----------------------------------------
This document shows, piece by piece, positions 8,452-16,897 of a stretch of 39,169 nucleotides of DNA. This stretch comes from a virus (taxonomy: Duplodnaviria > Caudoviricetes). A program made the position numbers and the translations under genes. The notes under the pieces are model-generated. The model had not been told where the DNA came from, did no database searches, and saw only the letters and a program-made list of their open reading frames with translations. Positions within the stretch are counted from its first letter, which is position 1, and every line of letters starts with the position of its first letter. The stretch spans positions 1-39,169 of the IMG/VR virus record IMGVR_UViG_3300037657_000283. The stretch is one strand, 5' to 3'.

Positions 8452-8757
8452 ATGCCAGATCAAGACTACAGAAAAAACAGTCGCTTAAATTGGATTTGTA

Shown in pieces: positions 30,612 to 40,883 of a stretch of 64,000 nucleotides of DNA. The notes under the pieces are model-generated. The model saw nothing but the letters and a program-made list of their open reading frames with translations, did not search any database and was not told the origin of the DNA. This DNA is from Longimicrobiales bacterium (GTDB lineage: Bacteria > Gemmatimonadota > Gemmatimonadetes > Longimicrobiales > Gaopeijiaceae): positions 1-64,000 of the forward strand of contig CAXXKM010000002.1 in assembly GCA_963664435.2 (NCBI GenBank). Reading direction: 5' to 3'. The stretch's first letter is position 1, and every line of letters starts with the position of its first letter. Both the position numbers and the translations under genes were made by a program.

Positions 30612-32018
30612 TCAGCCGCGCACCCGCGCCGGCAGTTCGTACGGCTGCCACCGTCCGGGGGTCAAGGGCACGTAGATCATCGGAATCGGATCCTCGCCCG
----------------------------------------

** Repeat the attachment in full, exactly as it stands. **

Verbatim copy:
This document shows, piece by piece, positions 8,452-16,897 of a stretch of 39,169 nucleotides of DNA. This stretch comes from a virus (taxonomy: Duplodnaviria > Caudoviricetes). A program made the position numbers and the translations under genes. The notes under the pieces are model-generated. The model had not been told where the DNA came from, did no database searches, and saw only the letters and a program-made list of their open reading frames with translations. Positions within the stretch are counted from its first letter, which is position 1, and every line of letters starts with the position of its first letter. The stretch spans positions 1-39,169 of the IMG/VR virus record IMGVR_UViG_3300037657_000283. The stretch is one strand, 5' to 3'.

Positions 8452-8757
8452 ATGCCAGATCAAGACTACAGAAAAAACAGTCGCTTAAATTGGATTTGTA

Shown in pieces: positions 30,612 to 40,883 of a stretch of 64,000 nucleotides of DNA. The notes under the pieces are model-generated. The model saw nothing but the letters and a program-made list of their open reading frames with translations, did not search any database and was not told the origin of the DNA. This DNA is from Longimicrobiales bacterium (GTDB lineage: Bacteria > Gemmatimonadota > Gemmatimonadetes > Longimicrobiales > Gaopeijiaceae): positions 1-64,000 of the forward strand of contig CAXXKM010000002.1 in assembly GCA_963664435.2 (NCBI GenBank). Reading direction: 5' to 3'. The stretch's first letter is position 1, and every line of letters starts with the position of its first letter. Both the position numbers and the translations under genes were made by a program.

Positions 30612-32018
30612 TCAGCCGCGCACCCGCGCCGGCAGTTCGTACGGCTGCCACCGTCCGGGGGTCAAGGGCACGTAGATCATCGGAATCGGATCCTCGCCCG